Tuesday, 24 July 2012

It's Just a Car

Early on this year, it became evident that I would need to purchase a new car soon.  Up until last week, I drove a 2002 Mazda Protege5 I had purchased two years ago.  It was the first car I owned.  When I bought it, it had it's defects.  It had very high mileage, it was starting to rust, had some dents, and so forth.  But the interior was mostly in excellent condition and clean, which was very important to me.  It was small, yet relatively spacious, fairly fuel efficient and it nicely suited my needs.

Unfortunately, cars don't stay in the same condition in which you buy them.  The body continued to rust and people commented on it frequently.  I mean, it stood out.  Silver with burnt orange highlights.  But I didn't see it while I was driving it, and I can say it rarely bothered me that much.  In the two years I had it, I did have to do two repairs aside from tire changes and regular services.  After the last repair, I tried searching after a couple mechanics recommended finding something new.  I really only repaired it to buy time, since I didn't want to have to buy a car under pressure.

I had an ideal car in mind that I really wanted.  After about a week, it became evident that financing wasn't an option for several reasons and I would simply have to wait, work, save, and pray.  At the same time, God was convicting me in an area of my life which I felt to be very ill timed.  But I obeyed His Word, in hopes that His promise would be fulfilled in my life.  I have heard some great stories of God provision when people needed cars, and thought maybe God would do the same.  It didn't happen.  I simply had to be patient and use wisely what He was entrusting to me.

By this summer, my Mazda was in rough shape.  I got a cracked windshield, scratched the one side up, the body continued to rot, and now at 300k, it had an oil leak that was really leaving it's mark.  Knowing it wasn't worth it, I decided not to fix this car, so I started hunting again.  My hunt only lasted about a week.  I browsed Kijiji, explored my options, knowing I wasn't going to get my ideal car, but searching for good alternatives.  I have prejudices against certain vehicles, some perhaps without solid reason, so this made it a little more difficult, especially within my budget.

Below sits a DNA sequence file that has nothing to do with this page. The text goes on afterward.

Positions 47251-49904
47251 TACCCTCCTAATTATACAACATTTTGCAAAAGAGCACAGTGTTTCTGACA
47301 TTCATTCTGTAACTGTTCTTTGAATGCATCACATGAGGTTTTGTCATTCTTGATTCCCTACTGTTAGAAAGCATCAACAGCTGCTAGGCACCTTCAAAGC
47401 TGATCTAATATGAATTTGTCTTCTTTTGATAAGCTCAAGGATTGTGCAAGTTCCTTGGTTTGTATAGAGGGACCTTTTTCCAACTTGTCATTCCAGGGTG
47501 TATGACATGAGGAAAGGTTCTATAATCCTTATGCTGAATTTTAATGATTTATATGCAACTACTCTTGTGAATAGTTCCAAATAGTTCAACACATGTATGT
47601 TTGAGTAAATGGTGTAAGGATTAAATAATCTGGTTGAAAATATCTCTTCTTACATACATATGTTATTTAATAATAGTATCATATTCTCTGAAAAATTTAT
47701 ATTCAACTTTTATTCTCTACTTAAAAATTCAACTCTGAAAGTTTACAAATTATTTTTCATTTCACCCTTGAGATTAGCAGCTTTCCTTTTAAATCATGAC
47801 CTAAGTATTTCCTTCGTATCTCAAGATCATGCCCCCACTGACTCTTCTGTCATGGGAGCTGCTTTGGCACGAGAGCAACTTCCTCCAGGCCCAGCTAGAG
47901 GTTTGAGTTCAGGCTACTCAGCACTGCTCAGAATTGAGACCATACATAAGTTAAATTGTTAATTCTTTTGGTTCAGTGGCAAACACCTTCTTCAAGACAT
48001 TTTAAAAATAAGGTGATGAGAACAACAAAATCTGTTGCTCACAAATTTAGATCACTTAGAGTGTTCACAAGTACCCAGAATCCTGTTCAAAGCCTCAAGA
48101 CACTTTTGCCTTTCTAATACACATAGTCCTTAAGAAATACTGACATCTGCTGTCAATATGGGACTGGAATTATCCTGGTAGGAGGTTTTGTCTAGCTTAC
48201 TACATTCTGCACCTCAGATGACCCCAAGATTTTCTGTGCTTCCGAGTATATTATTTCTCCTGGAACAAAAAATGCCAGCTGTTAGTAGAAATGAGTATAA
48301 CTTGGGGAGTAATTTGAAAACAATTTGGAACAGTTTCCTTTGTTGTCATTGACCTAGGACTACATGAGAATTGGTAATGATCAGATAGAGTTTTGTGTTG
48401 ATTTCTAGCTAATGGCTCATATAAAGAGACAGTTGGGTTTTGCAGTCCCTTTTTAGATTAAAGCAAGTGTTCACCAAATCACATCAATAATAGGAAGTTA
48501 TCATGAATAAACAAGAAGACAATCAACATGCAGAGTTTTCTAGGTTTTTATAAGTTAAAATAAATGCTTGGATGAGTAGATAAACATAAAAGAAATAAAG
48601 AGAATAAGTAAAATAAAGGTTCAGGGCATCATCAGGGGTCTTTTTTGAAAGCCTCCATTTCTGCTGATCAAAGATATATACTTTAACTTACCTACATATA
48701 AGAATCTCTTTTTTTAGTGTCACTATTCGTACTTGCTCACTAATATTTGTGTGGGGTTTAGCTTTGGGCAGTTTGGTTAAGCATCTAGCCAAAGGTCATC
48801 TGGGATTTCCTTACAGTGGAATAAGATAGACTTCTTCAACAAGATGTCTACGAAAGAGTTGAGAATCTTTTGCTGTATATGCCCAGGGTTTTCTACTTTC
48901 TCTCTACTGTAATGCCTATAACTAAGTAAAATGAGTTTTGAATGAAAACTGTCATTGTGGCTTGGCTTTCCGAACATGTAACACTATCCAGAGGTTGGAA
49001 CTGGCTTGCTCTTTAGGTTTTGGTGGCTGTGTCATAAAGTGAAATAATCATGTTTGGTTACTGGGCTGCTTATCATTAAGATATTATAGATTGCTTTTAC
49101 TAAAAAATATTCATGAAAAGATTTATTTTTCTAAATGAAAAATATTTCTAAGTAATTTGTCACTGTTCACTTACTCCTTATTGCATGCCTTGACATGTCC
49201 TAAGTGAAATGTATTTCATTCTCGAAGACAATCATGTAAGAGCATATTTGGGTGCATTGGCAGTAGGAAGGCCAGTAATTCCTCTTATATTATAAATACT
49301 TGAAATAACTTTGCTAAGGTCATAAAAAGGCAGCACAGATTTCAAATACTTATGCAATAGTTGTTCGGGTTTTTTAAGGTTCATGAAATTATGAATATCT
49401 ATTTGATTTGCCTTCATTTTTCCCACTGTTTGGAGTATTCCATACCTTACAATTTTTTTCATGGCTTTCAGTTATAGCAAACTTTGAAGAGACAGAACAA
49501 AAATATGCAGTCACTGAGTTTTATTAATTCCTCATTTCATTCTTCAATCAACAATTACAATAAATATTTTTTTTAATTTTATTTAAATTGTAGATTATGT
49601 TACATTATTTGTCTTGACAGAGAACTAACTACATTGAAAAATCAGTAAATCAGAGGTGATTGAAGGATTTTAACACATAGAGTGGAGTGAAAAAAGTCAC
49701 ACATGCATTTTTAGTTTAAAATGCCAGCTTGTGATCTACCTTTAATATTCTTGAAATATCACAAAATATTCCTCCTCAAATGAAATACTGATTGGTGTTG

I found something that interested me, but I didn't think I could afford it.  Well, perhaps.  I tried hard to figure out how it could work, and decided that if I compromised my financial principles, you know, just a little, it could work.  After a few warnings, I decided against it, and I'm confident I made the right choice there.

I found something else right away.  It was a black 2005 Nissan Altima 2.5S.  It drove nice and looked good for the most part.  It had some interior defects that I was disappointed about though, and some body scratches. After a couple hours of browsing dealers and viewing what was available within my budget, my mind kept coming back to that car.  I waited two days, in which time I considered a lot of the pros and cons, and the cons started scaring me.  But I felt that I would get a quality car, so in the end, it would be okay.  The next week, I went to the dealer, and looking at it again, there was no doubt in my mind, I signed the papers and made the deposit. 

Now, I'm leaving out a lot of details here for the sake of time, length and privacy.  But things didn't transpire exactly as I had hoped.  The car wasn't ready when expected and not everything was done in it that I was told was going to be done.  When I picked it up, there was a glaring defect on the vehicle that I didn't see there before, and am pretty convinced was not there when I drove it the week earlier, although I can't be entirely sure.  The person who had looked at the vehicle with me couldn't remember if it had been there before, but it was pretty hard not to notice.  I was a little disappointed.  Driving home, it drove nice.  Quiet.  Much quieter than my old one, almost too quiet.  And I had to be really careful not to drive faster than I normally did.  When I got home, I found some questionable content hidden in the glove compartment, and decided to simply dispose of the evidence.  It did make me wonder though.  But a lot of the interior dirt and grime wiped out, so despite my disappointments on Day 1, there were things to be thankful for.